One thing about all this pandemic stuff going on is that while I do have a schedule, at times remembering what day it actually kind of slips away to something that ain’t all that important – other than it is Friday which means a shorter, but something with a faster element thrown into the run at some point or a course time trial.
I know I am weird sometimes, but I do enjoy running fast for me and the challenges that it brings to my running. I just have to be smart and pick my spots versus attempting to do it too often.
So yeah, today was Friday, mmm at least I hope it was because I did what I like to do on Friday’s run and chase after one of MY, not someone else’s Strava segments. Which means that I get all geared up in what I will probably wear on my next actual race day, do my warm-up routine, listen to Bennie bark his head off as I get ready to head out the door and know that I am going to run faster than usual at some point in the run.
Since they had just redone the dirt road road down-back, I decided to stay on the tar, which meant if I was going to chase one of my segments that I would probably go after Shepard or Pepin. It also meant that I changed my mind about which shoes I wanted to wear.
1.0 – 8:01 / The first mile was mostly all about warming up and getting the old noggin in the correct space to run faster than usual. Although going down the hill I still am not all that crazy about steep downhill running in the Razor 3s. There is something that just doesn’t feel right with my running style and those shoes going down a steep downhill.
2.0 – 7:31 / I did have on my ear buds. When I am by myself and want to go faster, I find that I do better with the music going. I tuned into the race music and when I hit Pepin, I hit the jets. Well let’s just say picked up the pace and felt that I was flying right along…well for me at least.
I struggled more mentally with keeping the pace going after the first 100 yards and then did better after I rounded the corner. I am still struggling with the mental side of the idea that I can run fast a little more often and that it doesn’t mean that just because I am running faster that I am running to exhaustion and compromising my immune system. I did have that conversation, more an argument with myself as I passed the private way and told myself that once I got to the end of the tar I wasn’t going to run hard again during the run.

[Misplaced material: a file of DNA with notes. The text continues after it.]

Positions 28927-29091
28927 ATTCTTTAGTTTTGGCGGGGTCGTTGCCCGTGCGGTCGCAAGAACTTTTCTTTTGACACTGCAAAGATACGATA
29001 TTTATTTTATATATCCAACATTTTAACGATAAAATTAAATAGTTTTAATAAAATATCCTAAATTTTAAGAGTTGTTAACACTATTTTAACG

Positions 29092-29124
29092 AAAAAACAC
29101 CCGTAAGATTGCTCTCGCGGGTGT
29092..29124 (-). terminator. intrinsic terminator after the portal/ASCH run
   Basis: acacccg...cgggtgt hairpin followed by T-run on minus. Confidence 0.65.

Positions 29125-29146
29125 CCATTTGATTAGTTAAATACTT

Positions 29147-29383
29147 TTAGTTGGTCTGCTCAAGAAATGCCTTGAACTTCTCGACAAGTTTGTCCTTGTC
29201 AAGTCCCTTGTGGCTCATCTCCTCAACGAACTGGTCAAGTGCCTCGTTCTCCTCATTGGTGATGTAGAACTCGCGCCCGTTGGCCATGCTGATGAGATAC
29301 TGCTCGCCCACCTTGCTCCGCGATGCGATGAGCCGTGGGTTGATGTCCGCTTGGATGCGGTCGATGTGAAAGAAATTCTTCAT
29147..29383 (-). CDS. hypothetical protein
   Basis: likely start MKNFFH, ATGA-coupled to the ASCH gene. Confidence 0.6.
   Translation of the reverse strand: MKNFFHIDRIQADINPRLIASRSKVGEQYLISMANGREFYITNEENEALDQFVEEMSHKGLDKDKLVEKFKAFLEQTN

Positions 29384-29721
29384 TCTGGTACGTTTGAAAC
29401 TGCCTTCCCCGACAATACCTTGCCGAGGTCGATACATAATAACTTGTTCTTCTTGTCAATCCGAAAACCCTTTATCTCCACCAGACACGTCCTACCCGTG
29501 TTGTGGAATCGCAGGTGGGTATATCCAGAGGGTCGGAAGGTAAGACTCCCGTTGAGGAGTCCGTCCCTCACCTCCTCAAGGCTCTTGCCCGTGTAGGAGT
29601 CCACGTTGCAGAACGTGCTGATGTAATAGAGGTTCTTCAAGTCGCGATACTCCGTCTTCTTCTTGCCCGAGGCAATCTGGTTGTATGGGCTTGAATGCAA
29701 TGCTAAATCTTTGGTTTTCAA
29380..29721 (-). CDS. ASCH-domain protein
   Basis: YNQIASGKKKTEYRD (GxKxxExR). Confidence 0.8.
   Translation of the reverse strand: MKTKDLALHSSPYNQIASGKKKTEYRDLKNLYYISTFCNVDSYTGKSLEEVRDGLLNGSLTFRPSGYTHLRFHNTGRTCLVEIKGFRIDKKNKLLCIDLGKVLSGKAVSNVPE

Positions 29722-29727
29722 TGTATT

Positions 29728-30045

That finally sank in and I was able to pick up the pace again and kept rolling along with the music. It does help focus me on the cadence that I want to maintain. Unfortunately, I forgot that the finish for this segment is the end of the tar, not the turn-around and shut it down about 15 yards too soon. Guess I have to be more aware of the actual segment.
The good news was that I did manage to still snag my fastest run on this segment by a few seconds. Yeah, me!!! I now own the second fastest overall segment on Pepin, which means at some point I will try to get rid of those extra 15 seconds. I know that I have it in me, I just have to get the old noggin into the game a little more.
This is one of those segments where a fast runner could do some really nasty times on it, so I am hoping that I can grab this segment before AG (a very good local runner who just moved in down the road finds it) and with it being a fairly gradual downhill, it makes me look faster than I really am.
After I started breathing normally again, I ran comfortably back up to the 2.0 mile point and still had a 7:31 second mile, which is faster than I usually run this second mile.
3.0 – 9:47 / Nothing fancy here, but I had worn the little toe separator on my right foot and it was starting to bother me. Oh yeah, this is where I get to run up Philbrick Hill, not fun in the heat.
4.0 – 8:26 / While I picked up the pace naturally on this portion of the course, my right foot was throbbing pretty badly as I went around Howard Circle. The toe separator was killing my right foot and I swore that I woundn’t use it with shoes I was wearing again. I did have to laugh at Lucy – the Great Dane on the Circle, she wanted to go run with me in the worst way and her owners were having to keep her corralled until I went by. She is a good big dog.